Here will go the game engine or platform you are exporting too. You will want to make a choice if you want this here, inside the project folder, or a completely different location. Sometimes we have an artist only Unity/Unreal project here, so the artists can play around and test their artwork. Without interfering with programmers, and without fear of breaking things.

High Priority - Game Art - Organizing Work - UnityUnreal


This is the most messy of them all. Since it’s a simple “dump” folder when you need to quickly share something with another team member. This one is all about speed. Sometimes we give each member his own folder name for him to place things in. But that’s about it, quick and dirty. This is only for internal sharing.


Very similar to the ‘1_FromClient’. But now for what you send to them. Also organized with dates, clean and professional. The client has direct access to this. This often has huge lists of sub-folders, easily 40+ deliveries and things you send to the client.  So keep it clean from the start. It also functions as a track record of what has been sent.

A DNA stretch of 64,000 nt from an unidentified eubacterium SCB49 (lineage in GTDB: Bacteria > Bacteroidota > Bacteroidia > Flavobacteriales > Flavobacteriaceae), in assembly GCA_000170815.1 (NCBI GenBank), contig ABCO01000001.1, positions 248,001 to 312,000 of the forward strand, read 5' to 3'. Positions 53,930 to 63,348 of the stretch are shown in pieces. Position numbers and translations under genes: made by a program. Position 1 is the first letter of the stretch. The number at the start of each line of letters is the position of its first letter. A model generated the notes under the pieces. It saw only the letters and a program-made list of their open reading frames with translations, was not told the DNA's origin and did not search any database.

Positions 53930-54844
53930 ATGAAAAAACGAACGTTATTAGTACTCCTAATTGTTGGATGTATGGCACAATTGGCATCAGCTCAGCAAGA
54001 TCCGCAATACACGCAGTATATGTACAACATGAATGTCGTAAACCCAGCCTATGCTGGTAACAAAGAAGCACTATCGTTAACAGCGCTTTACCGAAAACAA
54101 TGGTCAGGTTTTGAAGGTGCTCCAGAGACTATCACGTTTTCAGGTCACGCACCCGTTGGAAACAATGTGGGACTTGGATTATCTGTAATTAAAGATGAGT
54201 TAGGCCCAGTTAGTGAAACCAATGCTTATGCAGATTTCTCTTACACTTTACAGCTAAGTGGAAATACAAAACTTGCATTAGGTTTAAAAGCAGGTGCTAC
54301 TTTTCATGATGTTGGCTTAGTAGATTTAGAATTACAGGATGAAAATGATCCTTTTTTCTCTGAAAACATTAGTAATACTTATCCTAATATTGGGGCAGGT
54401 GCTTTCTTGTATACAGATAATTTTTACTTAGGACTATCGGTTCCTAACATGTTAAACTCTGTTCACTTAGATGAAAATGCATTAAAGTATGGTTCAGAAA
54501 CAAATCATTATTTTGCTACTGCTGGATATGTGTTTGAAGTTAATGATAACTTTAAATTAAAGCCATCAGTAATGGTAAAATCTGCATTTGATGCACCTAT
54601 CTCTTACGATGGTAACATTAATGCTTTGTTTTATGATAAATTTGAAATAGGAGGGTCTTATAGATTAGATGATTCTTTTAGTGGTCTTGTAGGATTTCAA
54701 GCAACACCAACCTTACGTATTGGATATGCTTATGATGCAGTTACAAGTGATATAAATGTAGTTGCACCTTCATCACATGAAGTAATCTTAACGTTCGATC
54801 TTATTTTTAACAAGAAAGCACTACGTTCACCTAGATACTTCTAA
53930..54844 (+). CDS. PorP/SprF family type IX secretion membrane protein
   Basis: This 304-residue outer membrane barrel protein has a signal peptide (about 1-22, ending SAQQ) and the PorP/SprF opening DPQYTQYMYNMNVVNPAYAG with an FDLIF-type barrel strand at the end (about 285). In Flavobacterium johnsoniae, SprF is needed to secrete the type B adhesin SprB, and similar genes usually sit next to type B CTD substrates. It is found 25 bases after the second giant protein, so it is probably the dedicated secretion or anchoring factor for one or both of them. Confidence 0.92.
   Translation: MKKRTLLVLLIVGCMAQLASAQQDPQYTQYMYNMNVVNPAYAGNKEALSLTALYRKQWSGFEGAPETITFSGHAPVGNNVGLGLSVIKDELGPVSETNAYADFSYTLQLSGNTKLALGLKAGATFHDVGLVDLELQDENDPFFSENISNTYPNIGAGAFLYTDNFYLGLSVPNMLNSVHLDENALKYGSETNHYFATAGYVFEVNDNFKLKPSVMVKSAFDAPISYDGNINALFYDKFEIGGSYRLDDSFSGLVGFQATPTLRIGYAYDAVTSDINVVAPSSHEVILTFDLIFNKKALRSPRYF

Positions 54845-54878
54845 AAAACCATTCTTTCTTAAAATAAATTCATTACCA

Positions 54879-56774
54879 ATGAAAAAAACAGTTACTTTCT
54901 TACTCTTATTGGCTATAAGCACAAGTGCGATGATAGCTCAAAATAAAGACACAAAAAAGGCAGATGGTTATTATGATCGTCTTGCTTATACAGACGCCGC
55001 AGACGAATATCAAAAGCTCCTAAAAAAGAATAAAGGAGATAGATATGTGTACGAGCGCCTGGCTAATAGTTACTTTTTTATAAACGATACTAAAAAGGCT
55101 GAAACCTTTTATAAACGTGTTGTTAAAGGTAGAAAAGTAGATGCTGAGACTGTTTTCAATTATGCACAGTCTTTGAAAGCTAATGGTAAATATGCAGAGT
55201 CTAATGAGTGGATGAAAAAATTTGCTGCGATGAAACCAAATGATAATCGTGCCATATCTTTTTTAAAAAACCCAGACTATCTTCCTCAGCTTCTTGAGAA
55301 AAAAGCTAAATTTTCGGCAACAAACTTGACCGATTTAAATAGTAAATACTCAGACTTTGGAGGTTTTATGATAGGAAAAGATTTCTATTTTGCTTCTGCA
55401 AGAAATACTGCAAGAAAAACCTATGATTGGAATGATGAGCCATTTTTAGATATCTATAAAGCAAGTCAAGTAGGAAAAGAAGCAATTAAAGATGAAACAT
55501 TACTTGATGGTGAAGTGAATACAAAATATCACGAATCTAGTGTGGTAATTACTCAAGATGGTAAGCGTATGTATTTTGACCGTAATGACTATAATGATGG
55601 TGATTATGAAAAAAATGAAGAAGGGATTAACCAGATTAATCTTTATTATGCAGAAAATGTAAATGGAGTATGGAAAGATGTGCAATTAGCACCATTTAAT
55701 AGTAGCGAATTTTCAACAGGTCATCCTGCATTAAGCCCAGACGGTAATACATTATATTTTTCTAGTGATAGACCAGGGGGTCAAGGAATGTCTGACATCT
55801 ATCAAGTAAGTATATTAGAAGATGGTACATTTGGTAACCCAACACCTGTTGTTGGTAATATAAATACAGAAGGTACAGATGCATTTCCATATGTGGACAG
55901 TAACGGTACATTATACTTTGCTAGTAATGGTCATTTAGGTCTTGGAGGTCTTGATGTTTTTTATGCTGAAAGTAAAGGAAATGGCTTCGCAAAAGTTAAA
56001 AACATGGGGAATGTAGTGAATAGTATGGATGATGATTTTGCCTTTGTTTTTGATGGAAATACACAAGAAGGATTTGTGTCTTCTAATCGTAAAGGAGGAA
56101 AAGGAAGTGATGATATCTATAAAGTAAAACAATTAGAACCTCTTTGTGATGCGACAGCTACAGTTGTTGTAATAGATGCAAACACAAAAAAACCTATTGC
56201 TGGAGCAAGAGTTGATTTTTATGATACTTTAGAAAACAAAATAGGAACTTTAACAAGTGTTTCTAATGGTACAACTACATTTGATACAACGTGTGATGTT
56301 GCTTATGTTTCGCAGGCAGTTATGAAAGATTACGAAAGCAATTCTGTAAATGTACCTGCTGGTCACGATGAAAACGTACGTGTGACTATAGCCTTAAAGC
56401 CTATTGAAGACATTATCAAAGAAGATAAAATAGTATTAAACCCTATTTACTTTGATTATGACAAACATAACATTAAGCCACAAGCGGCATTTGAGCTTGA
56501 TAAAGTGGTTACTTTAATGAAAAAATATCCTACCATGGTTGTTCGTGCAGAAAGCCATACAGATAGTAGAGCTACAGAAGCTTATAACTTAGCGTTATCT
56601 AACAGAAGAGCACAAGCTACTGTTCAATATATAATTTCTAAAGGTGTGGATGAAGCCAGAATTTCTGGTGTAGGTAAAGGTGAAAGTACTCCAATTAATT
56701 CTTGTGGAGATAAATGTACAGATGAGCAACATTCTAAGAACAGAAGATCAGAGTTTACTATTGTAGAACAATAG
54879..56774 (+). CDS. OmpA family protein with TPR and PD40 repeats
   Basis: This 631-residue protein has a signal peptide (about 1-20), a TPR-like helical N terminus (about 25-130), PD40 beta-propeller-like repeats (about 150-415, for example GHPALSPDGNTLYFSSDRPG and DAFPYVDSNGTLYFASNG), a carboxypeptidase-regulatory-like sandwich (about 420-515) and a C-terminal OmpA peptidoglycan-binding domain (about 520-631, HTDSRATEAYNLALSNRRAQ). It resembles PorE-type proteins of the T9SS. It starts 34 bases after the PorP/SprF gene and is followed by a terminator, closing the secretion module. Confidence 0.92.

High Priority - Game Art - Organizing Work - ToClient

Documents and decks

For this we use Google Drive. With a somewhat similar setup.

1. Legal

Contracts and NDA’s go here. Keep them safe for you never know when you need them in the future.

2. Finance

Especially with bigger projects, you need to keep track of the budget. Build a good budget sheet that you can reuse for each project. Which shows the incoming budget, the expenses, tax related calculation and possibly predictions.